"Sometimes, too, I'll note things like crayfish or a colony of gobies in the area, and if necessary, can instantly make an adjustment in lure choice. The camera showed me early on that when bass try to eat gobies, they dart off bottom and make a mud cloud. It taught me to trigger big bass by occasionally snapping a tube or Goby Replica swimbait off the sediment. Discoveries like that can be huge."
Balog further notes how the camera has shown him that big bass often suspend way off a rockpile, wreck or reef, yet hover within the same depth range as the top of the structure. His Micro cam has also revealed one of the bigger secrets in tournament competition today: that bass occasionally follow the shade of his boat, using it as overhead cover. "They suspend too high and escape the sonar's cone. But by dropping a jig just out of sight below my boat, I've hooked some giant smallmouths over deepwater."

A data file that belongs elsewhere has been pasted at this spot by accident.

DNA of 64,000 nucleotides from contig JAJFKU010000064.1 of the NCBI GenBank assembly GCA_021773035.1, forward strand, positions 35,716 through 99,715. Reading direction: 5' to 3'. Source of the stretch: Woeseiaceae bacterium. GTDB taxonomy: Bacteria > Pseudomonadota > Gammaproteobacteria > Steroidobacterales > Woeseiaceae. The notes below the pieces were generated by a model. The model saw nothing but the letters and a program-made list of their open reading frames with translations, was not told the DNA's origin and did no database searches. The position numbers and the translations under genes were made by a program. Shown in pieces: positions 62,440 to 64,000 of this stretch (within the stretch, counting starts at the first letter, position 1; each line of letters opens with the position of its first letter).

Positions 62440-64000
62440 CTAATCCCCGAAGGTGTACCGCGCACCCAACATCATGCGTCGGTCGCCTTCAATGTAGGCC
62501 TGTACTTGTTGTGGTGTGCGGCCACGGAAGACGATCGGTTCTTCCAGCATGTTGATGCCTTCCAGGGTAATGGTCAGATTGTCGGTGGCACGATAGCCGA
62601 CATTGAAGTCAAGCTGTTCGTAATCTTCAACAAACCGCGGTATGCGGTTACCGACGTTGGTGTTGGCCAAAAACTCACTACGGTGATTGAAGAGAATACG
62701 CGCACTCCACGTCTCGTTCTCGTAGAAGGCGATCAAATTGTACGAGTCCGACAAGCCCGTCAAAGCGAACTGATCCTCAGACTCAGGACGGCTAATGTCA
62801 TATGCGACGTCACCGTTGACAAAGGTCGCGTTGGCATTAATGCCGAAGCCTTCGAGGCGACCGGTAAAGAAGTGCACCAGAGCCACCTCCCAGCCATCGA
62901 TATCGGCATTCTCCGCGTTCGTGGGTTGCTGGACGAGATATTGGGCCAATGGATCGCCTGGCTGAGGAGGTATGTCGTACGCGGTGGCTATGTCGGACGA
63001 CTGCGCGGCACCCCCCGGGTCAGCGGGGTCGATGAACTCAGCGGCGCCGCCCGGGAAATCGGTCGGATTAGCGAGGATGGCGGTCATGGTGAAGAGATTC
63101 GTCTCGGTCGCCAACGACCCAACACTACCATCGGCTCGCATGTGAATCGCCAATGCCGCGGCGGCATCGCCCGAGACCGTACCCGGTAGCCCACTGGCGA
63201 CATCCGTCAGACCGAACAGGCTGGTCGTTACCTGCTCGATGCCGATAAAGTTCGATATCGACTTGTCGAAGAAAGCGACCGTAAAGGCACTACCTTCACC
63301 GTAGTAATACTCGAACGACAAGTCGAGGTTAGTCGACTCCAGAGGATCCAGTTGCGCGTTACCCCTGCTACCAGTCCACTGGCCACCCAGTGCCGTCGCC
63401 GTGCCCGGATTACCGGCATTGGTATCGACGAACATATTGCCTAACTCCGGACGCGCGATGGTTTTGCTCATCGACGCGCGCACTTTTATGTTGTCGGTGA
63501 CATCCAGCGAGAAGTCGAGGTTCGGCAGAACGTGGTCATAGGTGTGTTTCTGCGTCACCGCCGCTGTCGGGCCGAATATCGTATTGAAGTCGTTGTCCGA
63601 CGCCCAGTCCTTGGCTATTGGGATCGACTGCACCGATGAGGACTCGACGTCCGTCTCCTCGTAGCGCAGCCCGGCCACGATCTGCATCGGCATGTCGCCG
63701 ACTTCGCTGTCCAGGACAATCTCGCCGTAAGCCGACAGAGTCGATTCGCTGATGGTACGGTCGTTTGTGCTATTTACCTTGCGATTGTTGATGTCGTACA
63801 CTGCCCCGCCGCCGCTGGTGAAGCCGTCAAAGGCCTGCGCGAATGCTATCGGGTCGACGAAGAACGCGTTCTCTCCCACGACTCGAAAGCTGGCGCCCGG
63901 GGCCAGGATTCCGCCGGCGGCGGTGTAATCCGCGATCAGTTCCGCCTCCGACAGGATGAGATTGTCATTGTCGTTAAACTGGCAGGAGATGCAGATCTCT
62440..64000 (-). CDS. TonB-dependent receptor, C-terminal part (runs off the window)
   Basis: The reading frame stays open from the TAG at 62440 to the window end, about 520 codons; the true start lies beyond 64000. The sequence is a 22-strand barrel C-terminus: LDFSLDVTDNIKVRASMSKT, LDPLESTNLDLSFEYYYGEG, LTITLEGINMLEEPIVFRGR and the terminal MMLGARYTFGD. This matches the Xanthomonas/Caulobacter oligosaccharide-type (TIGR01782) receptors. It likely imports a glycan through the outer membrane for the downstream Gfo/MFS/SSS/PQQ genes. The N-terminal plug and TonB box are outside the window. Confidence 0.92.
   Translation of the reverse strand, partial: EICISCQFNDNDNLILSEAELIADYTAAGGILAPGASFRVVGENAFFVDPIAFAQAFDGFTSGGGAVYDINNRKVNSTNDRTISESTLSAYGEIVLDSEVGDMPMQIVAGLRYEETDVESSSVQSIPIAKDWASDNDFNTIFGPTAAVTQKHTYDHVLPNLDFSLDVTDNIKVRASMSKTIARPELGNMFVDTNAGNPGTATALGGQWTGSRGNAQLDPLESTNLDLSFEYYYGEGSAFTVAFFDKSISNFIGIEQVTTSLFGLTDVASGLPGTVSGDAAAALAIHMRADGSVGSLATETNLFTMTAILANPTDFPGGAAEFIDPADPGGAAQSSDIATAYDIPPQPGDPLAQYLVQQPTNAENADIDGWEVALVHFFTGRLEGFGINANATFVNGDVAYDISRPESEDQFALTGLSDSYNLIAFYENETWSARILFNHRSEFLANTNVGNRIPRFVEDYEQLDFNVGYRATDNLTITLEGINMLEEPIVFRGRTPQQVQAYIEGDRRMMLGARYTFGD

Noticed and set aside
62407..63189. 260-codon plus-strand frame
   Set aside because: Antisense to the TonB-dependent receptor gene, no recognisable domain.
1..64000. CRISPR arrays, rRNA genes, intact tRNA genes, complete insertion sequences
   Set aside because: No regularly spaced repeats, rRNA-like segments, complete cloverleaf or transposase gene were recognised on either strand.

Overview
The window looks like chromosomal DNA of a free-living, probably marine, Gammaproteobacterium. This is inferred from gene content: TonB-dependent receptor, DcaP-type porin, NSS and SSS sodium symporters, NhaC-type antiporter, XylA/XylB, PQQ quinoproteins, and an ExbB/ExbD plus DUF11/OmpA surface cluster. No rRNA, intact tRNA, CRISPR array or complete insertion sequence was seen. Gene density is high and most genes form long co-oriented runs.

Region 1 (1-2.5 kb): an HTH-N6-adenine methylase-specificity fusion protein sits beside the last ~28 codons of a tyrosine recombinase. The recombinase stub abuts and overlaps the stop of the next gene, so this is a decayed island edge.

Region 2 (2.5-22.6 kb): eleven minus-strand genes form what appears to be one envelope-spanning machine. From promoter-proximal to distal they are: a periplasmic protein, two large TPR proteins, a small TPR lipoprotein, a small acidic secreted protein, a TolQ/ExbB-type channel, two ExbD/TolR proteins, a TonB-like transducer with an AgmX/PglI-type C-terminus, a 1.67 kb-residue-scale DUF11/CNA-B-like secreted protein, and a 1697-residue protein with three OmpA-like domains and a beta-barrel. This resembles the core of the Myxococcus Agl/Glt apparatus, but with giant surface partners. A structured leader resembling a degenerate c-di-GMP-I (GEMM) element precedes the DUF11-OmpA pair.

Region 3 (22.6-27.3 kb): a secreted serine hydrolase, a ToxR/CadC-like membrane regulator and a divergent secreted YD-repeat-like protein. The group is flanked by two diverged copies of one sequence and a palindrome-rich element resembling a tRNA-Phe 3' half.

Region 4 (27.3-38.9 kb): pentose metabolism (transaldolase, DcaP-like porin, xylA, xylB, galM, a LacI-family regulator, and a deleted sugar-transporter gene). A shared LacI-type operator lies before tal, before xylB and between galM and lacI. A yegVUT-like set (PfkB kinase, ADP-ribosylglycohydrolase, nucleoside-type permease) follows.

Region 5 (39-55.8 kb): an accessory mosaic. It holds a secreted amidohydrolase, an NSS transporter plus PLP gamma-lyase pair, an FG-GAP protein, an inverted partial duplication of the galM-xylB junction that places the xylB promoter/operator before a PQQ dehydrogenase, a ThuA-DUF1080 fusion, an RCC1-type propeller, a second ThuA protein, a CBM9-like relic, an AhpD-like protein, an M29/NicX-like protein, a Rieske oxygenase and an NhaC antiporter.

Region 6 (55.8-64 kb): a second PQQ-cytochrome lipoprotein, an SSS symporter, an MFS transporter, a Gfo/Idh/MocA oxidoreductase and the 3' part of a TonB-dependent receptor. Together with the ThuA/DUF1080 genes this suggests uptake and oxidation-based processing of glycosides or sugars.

Beyond revealing the spot of the spot, Balog praises the camera for distinguishing species. "You never had to make a cast or hook any of your fish prior to the event. I still do this today- particularly if I'm unsure of marks on sonar and want to see the size or species of fish.
"On Erie, there are tons of bass, but way more drum, which look exactly like a smallmouth on sonar. Often, where there's one species, the other will be mostly missing. Similarly, in other lakes, I frequently mark big fish on structure that won't bite. In many cases, the camera shows walleyes rather than bass. In reservoirs, it's also common for many species to stack up on brushpiles. I can mark each pile with Side Imaging, and then quickly drop the camera to see what species are present-crappies, catfish, or hopefully, big largemouths.
Balog says that whatever you're chasing, the camera actually adds to your fishing time. "It keeps your bait in the sweet spot for the maximum amount of time. In my world, sonar is like the treasure map, while the camera puts that "X" on the spot."
- Ted Pilgrim
Ted Pilgrim (nom de guerre) is a veteran outdoor writer, ex-fishing guide, and trained biologist who hails from Northcentral Minnesota. First published in national fishing periodicals at age 16, Pilgrim has for over two decades contributed to numerous national and regional publications on a wide range of angling related topics- from bass, walleye and catfish to ice-fishing, conservation and fly-fishing for monster carp.